- Spamming Links in Comment Fields and Forum Posts: The internet is a network of hyperlinks. To try and manipulate search engines with links, black hat SEO practitioners have been known to insert links to web pages in comment fields of blog posts and on forums, believing these links will send positive signals to search engines.
- “Link Schemes”: Google details a variety of link schemes that are against its Webmaster Guidelines. These include the use of automated programs to build links to a website, offering someone a free product in exchange for a positive review and a link, and “excessive link exchanges,” in which websites exchange links to each other gratuitously.
- Misleading Redirects: If a web page is outdated or broken, a webmaster may redirect the user to a different page. A misleading redirect sends the user to a page where they see content different than what a search engine’s web crawler can read.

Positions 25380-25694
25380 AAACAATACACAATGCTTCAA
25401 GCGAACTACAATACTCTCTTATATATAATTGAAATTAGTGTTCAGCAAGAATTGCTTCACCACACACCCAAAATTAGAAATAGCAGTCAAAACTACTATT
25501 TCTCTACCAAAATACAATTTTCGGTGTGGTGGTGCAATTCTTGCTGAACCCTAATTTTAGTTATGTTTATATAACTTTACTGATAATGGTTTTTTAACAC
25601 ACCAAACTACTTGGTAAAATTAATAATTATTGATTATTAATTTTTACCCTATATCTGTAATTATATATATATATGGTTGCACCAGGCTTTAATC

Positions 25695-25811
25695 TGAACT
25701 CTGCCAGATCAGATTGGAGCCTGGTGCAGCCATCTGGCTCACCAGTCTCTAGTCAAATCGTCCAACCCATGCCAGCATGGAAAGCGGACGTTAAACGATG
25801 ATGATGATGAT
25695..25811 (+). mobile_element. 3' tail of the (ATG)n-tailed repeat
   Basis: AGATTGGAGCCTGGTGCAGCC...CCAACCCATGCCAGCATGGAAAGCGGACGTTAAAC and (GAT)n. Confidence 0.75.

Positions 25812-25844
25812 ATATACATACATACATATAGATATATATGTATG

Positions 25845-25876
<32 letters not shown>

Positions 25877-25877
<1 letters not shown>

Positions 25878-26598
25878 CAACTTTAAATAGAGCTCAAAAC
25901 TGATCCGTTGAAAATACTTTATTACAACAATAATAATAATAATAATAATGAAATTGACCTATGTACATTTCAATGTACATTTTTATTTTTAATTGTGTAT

- Auto Content/Scraped Content: This is content created by a bot that is oftentimes gibberish, with the intent to fool search engines.
- Cloaking: Similar to misleading redirects, cloaking involves showing different content to the user than to the search engine bots.
There are many other black hat practices, all with the same purpose: to fool search engines into giving a webpage a better ranking than it deserves.
Why Do People Still Use Black Hat SEO Techniques?
People use black hat tactics under the assumption, correct or incorrect, that they can fool search engines.
Algorithms have blind spots. Black hat strategies are employed to take advantage of the blind spots to score a quick win and easy money. People who use black hat techniques don’t want to offer any value to internet users. These individuals may not consider the consequences, or they don’t care about the consequences, or they think they’re operating in such a way as to avoid the consequences.
Black Hat SEO and Google Algorithm Updates